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Principiano, Ferdinando 2013 Barolo Ravera

The Ravera 2013 is very aromatic with great balance between fruit and savory / floral / herbal. It has pronounced grip, but the tannins are elegant. Another excellent wine for the cellar. Jamie Wolff

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  • Organic

Principiano, Ferdinando 2013 Barolo Serralunga

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Ferdinando Principiano is part of the next generation in Barolo who are guaranteeing that our kids and grandkids are ensured a supply of brilliant wines (some of the others on my short list are the Brovia family, Mario Fontana, Giacomo Fenocchio, Elio Sandri, Fabio Alessandria at Burlotto, Gianni Canonica – not kids, but experienced wine makers in their prime). I’ve told the story before about how around 2008 Ferdinando completely changed course from making full-on modern style wine to full-on traditional wines, which is a courageous move under any circumstance, and one which is yielding beautiful wines. And beautiful vines: his vineyards are also gorgeous.The Barolo is a blend of fruit from Boscaretto, Baudana, and Leirano – all Serralunga vineyards. It’s very good indeed, harmonious and balanced, with lovely fruit, fine tannin, and surprisingly accessible (when tasted in May 2017). Jamie Wolff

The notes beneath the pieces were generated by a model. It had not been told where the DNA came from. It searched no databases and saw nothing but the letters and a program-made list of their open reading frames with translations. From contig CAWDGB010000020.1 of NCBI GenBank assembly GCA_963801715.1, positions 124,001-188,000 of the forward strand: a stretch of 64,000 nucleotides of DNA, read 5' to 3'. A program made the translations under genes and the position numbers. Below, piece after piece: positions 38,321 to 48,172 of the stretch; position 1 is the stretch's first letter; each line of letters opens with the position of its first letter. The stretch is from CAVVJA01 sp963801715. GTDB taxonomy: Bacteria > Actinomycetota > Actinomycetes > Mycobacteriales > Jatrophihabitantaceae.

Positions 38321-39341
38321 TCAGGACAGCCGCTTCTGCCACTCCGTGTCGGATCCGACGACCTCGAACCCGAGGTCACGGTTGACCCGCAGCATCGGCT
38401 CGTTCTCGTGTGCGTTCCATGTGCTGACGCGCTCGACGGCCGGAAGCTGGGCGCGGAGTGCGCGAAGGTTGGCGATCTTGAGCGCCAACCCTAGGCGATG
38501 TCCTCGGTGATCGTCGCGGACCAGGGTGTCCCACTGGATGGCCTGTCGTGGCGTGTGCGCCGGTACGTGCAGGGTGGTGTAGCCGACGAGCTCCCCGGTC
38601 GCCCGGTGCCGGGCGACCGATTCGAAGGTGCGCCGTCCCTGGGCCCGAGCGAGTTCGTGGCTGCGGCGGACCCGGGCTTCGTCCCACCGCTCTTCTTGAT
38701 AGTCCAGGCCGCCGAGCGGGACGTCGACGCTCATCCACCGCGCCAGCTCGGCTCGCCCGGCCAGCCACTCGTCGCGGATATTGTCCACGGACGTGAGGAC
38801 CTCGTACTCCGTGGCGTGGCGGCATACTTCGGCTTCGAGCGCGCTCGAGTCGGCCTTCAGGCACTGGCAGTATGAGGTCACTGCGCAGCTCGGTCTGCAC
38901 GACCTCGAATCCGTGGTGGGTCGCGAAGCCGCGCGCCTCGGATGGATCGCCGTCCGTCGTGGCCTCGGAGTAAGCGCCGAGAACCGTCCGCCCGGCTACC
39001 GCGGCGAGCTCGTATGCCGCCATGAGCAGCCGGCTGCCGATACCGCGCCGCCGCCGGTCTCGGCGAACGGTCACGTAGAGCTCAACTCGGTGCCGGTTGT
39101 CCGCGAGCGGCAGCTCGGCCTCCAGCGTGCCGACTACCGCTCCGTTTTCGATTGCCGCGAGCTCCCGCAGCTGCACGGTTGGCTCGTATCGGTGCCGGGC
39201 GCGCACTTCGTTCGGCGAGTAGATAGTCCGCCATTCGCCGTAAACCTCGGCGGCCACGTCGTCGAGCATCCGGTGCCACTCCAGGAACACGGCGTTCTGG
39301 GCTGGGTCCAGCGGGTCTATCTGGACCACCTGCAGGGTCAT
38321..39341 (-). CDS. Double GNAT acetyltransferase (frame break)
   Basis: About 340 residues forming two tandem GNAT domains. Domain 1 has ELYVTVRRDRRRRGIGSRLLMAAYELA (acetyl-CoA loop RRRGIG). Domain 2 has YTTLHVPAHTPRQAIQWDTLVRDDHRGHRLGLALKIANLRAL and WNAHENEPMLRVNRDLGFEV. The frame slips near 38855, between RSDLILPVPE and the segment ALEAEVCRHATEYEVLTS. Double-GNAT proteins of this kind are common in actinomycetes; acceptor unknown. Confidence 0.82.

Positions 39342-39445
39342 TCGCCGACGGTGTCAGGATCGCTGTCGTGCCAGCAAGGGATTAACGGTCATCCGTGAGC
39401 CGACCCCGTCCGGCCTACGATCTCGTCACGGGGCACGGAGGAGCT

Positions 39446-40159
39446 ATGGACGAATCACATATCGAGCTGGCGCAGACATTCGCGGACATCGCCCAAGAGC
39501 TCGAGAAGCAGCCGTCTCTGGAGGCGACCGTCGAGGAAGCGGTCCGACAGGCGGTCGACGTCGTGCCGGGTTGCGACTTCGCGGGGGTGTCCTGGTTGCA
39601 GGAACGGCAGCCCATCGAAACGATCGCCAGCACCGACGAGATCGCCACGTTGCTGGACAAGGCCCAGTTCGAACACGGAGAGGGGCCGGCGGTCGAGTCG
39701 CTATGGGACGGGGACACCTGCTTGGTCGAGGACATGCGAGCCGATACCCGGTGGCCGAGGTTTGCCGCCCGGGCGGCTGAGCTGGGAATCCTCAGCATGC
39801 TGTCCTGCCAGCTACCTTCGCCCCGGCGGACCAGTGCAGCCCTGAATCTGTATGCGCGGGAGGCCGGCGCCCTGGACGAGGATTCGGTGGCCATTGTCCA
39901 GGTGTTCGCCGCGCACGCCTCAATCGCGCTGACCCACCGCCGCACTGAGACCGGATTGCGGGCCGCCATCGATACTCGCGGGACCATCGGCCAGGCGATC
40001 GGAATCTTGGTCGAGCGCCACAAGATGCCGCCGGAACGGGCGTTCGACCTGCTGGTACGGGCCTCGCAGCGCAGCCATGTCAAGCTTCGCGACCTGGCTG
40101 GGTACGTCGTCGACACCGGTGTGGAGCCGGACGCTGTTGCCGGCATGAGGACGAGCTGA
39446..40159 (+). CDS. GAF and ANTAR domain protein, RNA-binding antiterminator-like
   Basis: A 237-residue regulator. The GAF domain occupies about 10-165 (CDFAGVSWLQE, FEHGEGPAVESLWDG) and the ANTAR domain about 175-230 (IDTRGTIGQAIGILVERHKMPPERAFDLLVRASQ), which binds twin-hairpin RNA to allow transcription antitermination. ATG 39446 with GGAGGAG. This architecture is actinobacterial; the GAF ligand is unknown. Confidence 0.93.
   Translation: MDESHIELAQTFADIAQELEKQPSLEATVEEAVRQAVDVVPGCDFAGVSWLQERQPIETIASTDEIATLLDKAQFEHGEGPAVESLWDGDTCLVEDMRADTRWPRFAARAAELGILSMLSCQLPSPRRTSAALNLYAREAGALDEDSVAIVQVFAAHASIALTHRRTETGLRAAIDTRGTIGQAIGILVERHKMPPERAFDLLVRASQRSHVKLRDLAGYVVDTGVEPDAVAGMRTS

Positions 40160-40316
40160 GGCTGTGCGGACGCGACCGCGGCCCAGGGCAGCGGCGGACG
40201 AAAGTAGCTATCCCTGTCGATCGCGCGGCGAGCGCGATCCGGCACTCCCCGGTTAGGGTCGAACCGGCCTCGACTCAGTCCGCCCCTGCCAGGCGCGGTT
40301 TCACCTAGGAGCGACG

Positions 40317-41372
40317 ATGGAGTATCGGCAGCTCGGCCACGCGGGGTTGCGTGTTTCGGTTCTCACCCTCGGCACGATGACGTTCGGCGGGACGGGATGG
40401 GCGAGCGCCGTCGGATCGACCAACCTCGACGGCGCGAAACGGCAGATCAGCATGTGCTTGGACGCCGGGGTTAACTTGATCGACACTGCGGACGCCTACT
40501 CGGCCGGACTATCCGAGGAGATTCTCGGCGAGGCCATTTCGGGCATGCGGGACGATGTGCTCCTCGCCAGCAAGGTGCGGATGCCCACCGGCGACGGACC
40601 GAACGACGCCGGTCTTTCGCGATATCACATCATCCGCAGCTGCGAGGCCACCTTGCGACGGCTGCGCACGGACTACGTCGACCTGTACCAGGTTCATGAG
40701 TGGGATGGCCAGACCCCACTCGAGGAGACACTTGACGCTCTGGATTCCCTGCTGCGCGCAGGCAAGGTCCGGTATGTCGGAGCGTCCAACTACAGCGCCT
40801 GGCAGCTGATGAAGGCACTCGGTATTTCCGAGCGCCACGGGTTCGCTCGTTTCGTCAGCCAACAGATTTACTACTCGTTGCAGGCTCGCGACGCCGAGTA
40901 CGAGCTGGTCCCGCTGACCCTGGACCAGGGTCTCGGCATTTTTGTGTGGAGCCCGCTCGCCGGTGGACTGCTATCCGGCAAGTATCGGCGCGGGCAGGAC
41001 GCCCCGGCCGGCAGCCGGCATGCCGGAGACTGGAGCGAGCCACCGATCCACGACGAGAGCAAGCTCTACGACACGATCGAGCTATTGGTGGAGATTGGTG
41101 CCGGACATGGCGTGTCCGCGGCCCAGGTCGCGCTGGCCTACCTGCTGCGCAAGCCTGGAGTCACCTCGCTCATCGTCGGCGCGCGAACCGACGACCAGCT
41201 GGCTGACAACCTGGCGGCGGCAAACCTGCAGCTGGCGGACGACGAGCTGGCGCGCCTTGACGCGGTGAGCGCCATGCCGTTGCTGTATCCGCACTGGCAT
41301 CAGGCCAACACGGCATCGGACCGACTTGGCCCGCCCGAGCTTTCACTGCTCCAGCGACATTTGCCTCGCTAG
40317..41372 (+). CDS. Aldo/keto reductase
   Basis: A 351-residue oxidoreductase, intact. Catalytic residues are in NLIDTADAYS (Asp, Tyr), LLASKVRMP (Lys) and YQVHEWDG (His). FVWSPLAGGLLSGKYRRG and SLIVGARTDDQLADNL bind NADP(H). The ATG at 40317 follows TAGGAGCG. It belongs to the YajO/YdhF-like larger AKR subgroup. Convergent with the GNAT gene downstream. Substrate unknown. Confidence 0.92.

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Roddolo 2009 Barolo Ravera

This is Ravera di Monforte, not the more familiar Ravera of Barolo / Novello (of Cogno and G. Rinaldi fame). Ravera di Monforte is off the beaten path – hidden in a fold of the land just west of Boscaretto and Cascina Francia; it’s not a spot you would go by accident unless you were very lost. This Ravera is quite small, and is surrounded by woods; the atmosphere is idyllic and kind of magical – a mood that’s strengthened by the organic and non-interventionist style of farming practiced there by Roddolo and by Ferdinando Principiano. Roddolo’s Ravera 2009 is surprisingly open and drinkable now – extremely suave and lifted, with depth and structure giving length to what initially might seem like an easy wine. I can only imagine this getting better and better. Jamie Wolff